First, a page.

28. On Affectionate Relationships

Si l’on me demande avec insistance de dire pourquoi je l’aimais, je sens que cela ne peut s’exprimer qu’en répondant — Parce que c’était lui, parce que c’était moi. 

I love the construction of this phrase. Montaigne is making clear that it isn’t easy for him to say these words. So he starts off saying, if you demand that I give you an answer about why Etienne de La Boétie was so important to me, fine, I’ll tell you. And then gives us the most simple, beautiful answer possible: because he was him, and I was me.

Why have I never done justice to this essay? Maybe it came too early in the Montaigne corpus the first time around and I didn’t grasp just how much de La Boétie meant to Montaigne. The entire essay project would not exist without the mourning Montaigne still inhabited over the loss of this soul-brother. The discussions they could have or letters they could exchange were no more. Montaigne instead had to write these essays to no one and hope someone would relate.

In 2011, I had lost people by this stage of my life, but still had enough good friends who I could share my thoughts with easily. At the time, I didn’t feel like any of my friendships had risen to the level that Montaigne attained with de La Boétie. When I lost my best friend Chip about five years later, I had a new perspective — and sense of loss about that.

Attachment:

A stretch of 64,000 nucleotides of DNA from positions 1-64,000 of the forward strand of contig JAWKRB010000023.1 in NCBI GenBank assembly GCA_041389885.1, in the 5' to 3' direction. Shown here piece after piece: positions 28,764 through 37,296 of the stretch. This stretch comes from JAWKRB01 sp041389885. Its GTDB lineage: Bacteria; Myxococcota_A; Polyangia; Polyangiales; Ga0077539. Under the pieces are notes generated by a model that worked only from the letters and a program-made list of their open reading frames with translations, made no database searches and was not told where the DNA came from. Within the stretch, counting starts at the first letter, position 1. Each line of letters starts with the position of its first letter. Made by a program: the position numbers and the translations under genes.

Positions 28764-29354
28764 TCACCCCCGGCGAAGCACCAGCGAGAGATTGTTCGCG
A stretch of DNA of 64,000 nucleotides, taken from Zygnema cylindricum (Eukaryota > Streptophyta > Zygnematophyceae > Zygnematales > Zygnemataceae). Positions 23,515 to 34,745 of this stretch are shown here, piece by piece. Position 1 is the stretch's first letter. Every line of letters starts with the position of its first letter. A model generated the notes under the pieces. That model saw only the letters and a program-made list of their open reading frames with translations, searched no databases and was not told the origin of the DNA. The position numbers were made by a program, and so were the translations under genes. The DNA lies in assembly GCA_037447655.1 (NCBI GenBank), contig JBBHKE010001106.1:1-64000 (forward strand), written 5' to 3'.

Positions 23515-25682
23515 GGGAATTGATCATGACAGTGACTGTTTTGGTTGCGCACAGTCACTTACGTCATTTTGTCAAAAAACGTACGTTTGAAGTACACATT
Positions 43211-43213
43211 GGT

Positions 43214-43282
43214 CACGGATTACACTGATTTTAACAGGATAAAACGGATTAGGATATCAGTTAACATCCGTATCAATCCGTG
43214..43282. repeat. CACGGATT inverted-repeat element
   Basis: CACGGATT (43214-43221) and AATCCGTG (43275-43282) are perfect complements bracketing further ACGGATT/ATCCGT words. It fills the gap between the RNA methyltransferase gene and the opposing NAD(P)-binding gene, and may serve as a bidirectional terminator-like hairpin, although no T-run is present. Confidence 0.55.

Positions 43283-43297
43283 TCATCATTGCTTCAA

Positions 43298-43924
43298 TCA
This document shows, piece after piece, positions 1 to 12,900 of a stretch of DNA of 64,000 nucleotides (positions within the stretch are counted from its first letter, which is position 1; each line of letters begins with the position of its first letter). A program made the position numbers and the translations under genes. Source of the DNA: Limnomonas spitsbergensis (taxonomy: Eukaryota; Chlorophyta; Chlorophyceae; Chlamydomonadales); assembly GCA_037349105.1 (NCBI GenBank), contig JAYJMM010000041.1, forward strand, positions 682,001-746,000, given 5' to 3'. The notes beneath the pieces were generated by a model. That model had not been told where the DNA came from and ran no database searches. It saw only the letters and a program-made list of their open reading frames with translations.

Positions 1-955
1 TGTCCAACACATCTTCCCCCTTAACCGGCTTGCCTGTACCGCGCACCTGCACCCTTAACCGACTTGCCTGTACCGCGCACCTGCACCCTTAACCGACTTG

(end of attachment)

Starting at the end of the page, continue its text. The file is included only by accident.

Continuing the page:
Something odd happened to me after Chip died. I stopped making new friendships with men and saw my existing ones slowly wither away. I met plenty of men with similar interests through my music hobby, but I kept them at a distance. I started to drift away from a fantasy baseball hobby, and the friends attached to that. And my friends from high school no longer felt like mine without Chip being there as the center of gravity. My conflicts with them became magnified over time.

But I didn’t stop making friends, I just shifted my attention to women. In retrospect, perhaps it just felt safer to me … men in my life kept leaving and dying. Women tended to stick around. I’m fortunate right now to be surrounded by a number of wonderful women and I value their friendship highly.

It isn’t without periodic challenges, however, especially since my marriage ended a few years ago. At this stage in my life, there’s not that much difference between what I’m looking for in a friendship with a woman and what I theoretically seek in a romantic partner. To avoid that kind of tension, my friendships tend to develop with women who are already partnered. 

In most cases, that’s enough to create safe distance, but sometimes it’s not. That’s when confusion and tension sets in, which actually makes the relationships more important and appealing to me. They enter this gray area of friendship-love. Which is precisely the topic of this Montaigne essay.

Well, not exactly. I mean, Montaigne explored the question of whether men and women could form the kind of strong, loving, Platonic bonds that I’m describing here, but he mostly dismissed them because he didn’t think women were capable of holding up their end of the intellectual bargain to have a truly equal friendship. He didn’t say it so bluntly, but it’s clear that was his intention.